Almost half of IT pros see a rise in their Kubernetes spending
A new survey of 1,000 cloud developers from Civo finds 47 percent have seen an increase in their year-on-year spending on Kubernetes clusters.
Of those who have seen costs rise, the majority saw a rise of up to 25 percent in year-on-year spend, and a significant group (10 percent) had seen a more than 50 percent increase. This is partly a result of increased adoption as 57 percent of respondents have seen an increase in the amount of Kubernetes clusters running in their organization over the last year.
The number of developers who use one of the 'big three' of AWS, Azure, or Google Cloud as their main cloud provider has increased from 68 percent in 2021 to 72 percent in 2022. This is, in part, a reflection of both wider cloud technology and of Kubernetes' crucial role to businesses in 2022, helping them rapidly scale up their operations and connect with organizations worldwide. This also means the rising prices levied by hyperscale cloud providers are having a significant impact on users' bottom lines.
"As the economic situation worsens into 2023, tech costs will only grow for users of cloud," says Civo CEO Mark Boost. "Hyperscalers have been employing opaque billing practices and offering an increasingly complex range of services in recent years, all whilst they continue to hit record profits. As the economic situation worsens, customers will increasingly look for cloud services that add value at a fair price. There needs to be concerted action from the cloud industry to rethink its offering to users. We need a focus from cloud providers on cutting through the complexity, delivering a fast service for a fair and transparent price. For users, the emphasis needs to be on carefully managing their cloud spend, taking steps like optimizing workloads, monitoring usage, and carefully tracking billing each month. Only then will cost start to diminish as an obstacle to growth in the cloud, helping technologies like Kubernetes to flourish as developers can spend more time on innovating, and less time worrying about the bottom line."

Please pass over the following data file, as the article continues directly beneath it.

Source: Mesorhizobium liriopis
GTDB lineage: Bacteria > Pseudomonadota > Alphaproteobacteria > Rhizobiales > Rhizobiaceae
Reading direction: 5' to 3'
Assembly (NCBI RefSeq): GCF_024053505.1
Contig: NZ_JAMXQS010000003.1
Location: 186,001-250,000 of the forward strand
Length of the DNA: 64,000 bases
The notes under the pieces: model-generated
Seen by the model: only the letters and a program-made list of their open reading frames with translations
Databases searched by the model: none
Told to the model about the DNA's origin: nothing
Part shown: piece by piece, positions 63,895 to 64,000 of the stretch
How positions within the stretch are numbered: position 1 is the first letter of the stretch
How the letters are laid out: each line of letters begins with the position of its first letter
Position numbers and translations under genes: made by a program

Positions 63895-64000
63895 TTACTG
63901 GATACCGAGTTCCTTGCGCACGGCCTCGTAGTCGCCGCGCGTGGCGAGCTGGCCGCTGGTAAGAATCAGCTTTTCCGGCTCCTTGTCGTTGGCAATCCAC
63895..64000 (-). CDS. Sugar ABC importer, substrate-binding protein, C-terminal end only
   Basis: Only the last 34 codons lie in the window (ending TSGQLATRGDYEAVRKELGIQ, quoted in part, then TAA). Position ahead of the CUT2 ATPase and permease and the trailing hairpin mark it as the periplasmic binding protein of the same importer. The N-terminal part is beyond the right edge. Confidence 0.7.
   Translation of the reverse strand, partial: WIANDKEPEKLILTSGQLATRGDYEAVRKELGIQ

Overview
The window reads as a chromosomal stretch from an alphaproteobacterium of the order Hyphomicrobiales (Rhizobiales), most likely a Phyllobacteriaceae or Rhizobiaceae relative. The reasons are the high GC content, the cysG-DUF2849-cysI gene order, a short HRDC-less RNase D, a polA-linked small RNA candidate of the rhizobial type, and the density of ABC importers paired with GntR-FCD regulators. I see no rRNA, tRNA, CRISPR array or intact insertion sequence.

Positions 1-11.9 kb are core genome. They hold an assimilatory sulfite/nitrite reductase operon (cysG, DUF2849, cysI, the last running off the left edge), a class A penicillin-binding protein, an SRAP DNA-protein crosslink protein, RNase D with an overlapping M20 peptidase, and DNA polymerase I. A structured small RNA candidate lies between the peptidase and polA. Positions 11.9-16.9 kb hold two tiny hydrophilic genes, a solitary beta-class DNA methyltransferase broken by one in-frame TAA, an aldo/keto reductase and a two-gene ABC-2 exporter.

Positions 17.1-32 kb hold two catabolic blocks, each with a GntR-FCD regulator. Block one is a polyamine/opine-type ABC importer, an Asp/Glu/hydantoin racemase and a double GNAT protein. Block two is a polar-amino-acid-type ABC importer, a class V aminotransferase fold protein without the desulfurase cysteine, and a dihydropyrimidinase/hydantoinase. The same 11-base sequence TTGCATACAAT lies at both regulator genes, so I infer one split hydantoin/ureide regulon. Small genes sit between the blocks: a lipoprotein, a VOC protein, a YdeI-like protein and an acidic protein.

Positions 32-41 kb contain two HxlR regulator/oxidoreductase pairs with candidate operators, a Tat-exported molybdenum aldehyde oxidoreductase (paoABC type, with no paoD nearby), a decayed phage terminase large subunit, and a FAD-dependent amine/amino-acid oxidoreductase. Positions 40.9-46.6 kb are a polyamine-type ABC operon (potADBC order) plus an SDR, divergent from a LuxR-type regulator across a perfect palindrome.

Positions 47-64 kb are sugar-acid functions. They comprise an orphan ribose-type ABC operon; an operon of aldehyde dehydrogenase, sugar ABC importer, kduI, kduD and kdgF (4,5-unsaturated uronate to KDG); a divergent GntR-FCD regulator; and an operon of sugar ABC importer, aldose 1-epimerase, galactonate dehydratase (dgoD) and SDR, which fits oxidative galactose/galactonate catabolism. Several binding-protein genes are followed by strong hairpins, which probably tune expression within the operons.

You can find out more on the Civo site.